Effect of Bonus Issues on Shareholder Value and Stock Prices

Effect of Bonus Issues on Shareholder Value and Stock Prices
Effect of Bonus Issues


The stock market is an intricate ecosystem where companies and investors engage in buying and selling shares. Bonus issues are a common phenomenon in this landscape. A bonus issue refers to the practice of a company issuing additional shares to its existing shareholders free of charge. Bonus issue, also known as scrip dividends or capitalization issues, play a significant role in the stock market and can have a substantial impact on shareholder value and stock prices. In this article, we will explore the effect of bonus issue on these key aspects of the financial market.


Bonus issue are primarily aimed at rewarding existing shareholders and can be seen as a gesture of goodwill from the company. When a company issues bonus shares, it increases the total number of shares outstanding without altering the company’s underlying value. Shareholders receive additional shares in proportion to their existing holdings. 

The decision to issue bonus shares is influenced by various factors. Companies may choose to issue bonus shares to capitalize on their retained earnings or accumulated reserves. Additionally, bonus issue can be used as a strategic move to improve liquidity and increase market participation. The mechanics of bonus issue involve adjusting the share capital and transferring amounts from reserves to share capital.

Why do Companies Issue Bonus Share 

Why Do Companies Issue Bonus Shares

Companies issue bonus shares to distribute free shares to the existing shareholders as a reward for being long-term investors. This approach eliminates the need for the company or the business to allocate extra assets because it uses its accumulated reserves. By transforming these reserves into share capital, the company improves its financial structure while preserving its cash assets. This method is especially useful for companies with huge numbers of assets but less liquid assets. 

As a result of issuing bonus shares, the number of outstanding shares in the market grows. This rise in the supply of shares improves liquidity, which means more shares are accessible for trade. This increased liquidity may attract more retail investors who were previously turned off by the stock’s higher price. 

How are Bonus Shares Taxed? 

Bonus shares are generally not considered taxable income for shareholders because they do not result in the receipt of cash or can be seen as tangible assets in the books. Instead, they represent a distribution of the company’s extra stock among its current shareholders.

However, tax concerns are taken into account when the shareholder decides to sell their share. Any profits made from the selling of bonus shares may be liable to capital gains tax (it includes all the profit combined from the shares). Capital gains tax is normally calculated on the difference between the selling price of shares and their initial purchase price or acquisition cost.

The actual tax slab of bonus share sales can vary greatly based on various aspects, including the shareholder’s holding duration, the tax regulations in their jurisdiction and that particular time, and whether the sale results in short-term or long-term capital gains. 

Advantage of Issuing Bonus Shares 

Advantages of Issuing Bonus Shares

Issuing bonus shares provides companies with numerous benefits that improve their overall financial health and market reputation.

To begin, by giving bonus shares to current owners, the company increases shareholder value without depleting their cash reserves of their own. Bonus shares, which are effectively a transfer of reserves to share capital, enable corporations to use their clustered earnings to reward shareholders while maintaining liquidity for operational requirements, investments, or crises.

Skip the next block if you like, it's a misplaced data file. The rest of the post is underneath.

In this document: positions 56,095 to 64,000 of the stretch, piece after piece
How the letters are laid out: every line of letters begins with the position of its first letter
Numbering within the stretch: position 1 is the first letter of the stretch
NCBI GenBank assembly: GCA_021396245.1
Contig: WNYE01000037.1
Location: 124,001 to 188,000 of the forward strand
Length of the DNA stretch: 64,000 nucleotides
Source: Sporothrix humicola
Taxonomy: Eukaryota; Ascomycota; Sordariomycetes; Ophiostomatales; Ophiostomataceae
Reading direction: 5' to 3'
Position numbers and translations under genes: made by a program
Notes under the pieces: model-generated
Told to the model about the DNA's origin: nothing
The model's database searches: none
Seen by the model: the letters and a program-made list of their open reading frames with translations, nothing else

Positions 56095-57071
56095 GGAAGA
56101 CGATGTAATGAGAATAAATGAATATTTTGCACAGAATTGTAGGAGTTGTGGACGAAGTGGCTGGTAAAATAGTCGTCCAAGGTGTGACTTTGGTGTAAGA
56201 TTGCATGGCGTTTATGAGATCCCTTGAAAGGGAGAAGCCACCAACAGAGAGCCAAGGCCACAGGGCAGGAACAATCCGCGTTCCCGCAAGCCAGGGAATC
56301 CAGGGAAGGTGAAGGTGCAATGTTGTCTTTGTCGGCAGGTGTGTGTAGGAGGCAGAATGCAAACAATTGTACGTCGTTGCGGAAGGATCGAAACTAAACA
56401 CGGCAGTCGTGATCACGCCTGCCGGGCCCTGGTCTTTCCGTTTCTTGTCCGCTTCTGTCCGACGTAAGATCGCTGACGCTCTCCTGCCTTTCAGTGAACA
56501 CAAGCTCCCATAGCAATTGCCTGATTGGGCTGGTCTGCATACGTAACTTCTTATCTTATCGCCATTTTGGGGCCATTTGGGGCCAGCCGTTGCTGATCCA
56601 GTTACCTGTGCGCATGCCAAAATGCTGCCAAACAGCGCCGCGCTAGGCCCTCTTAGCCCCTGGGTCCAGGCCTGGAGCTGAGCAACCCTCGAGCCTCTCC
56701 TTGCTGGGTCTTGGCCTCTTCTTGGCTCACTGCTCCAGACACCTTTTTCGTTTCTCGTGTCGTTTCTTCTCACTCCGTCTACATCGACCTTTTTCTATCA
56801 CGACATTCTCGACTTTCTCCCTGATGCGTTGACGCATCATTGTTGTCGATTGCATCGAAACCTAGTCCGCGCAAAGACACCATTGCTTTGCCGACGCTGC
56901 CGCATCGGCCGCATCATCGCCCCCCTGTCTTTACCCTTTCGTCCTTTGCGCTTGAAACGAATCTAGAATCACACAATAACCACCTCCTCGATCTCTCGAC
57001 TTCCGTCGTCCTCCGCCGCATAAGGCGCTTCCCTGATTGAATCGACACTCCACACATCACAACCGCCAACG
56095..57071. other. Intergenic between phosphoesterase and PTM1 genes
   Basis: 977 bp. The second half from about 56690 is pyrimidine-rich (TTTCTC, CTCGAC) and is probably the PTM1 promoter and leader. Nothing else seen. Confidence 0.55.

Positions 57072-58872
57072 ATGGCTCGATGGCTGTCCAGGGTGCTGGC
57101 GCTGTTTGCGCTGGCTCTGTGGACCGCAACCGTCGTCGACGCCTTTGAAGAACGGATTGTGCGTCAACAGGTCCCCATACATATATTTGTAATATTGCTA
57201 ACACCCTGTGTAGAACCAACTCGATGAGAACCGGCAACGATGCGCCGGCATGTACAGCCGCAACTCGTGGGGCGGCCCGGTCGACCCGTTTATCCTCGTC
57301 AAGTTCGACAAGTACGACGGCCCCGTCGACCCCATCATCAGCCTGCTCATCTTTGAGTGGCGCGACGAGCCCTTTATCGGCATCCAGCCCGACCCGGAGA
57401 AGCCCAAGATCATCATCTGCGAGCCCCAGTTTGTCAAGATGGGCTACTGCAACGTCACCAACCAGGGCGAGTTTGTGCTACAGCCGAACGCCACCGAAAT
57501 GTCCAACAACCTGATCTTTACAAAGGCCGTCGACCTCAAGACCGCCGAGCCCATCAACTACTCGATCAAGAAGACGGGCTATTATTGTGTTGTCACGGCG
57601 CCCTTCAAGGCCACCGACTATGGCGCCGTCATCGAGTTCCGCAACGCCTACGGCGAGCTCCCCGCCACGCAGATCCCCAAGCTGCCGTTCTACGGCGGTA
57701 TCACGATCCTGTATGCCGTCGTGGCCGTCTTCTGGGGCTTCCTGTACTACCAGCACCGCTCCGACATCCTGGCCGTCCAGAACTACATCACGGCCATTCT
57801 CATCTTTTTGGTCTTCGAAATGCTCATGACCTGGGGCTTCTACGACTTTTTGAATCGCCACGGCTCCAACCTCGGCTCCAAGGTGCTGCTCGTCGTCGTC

Issuing bonus shares also promotes stock market liquidity, more tradable shares are not in the market. With more shares available for trade, market activity increases, potentially improving price discovery and lowering bid-ask spreads. This increased liquidity makes it easier for investors to buy and sell shares, resulting in more efficient and seamless market transactions. 

Disadvantage of issuing bonus shares 

Disadvantages of Issuing Bonus Shares

There are other disadvantages to issuing bonus shares. It may make present shareholders feel as if they own less of the company, reducing their power and the profits they receive from each share. It could also indicate that the company lacks sufficient funds to pay dividends or invest in growth without issuing bonus shares. So, while bonus shares can be beneficial in some situations, they can also have negative consequences for shareholders and the company’s reputation.

Stock Splits vs Bonus Shares 

Stock Splits vs Bonus Shares 

Stock splits and bonus shares both increase the total number of tradable shares available in the open market but for distinct reasons. Stock splits are typically used to decrease the stock price’s appeal to investors while keeping the company’s value constant. Bonus shares, on the other hand, are treated as a gift to present shareholders and have no effect on the company’s overall worth.

Stock splits are intended to make trading the stock easier and attract more investors by making it affordable for retailers, whereas bonus shares are intended to reward existing shareholders without requiring the company to spend any additional funds. So, while both corporate actions increase the number of shares available, they are driven in different ways: Stock splits are designed to make trading easier and attract new investments, while bonus shares are a way for the company to thank its shareholders and keep its cash reserves intact.


While bonus issues may be welcomed by shareholders, they have implications for shareholder value. One of the immediate effects of bonus issue is the increase in the number of shares held by each shareholder. This increase in shares can lead to dilution of ownership, as the proportionate ownership of each shareholder decreases.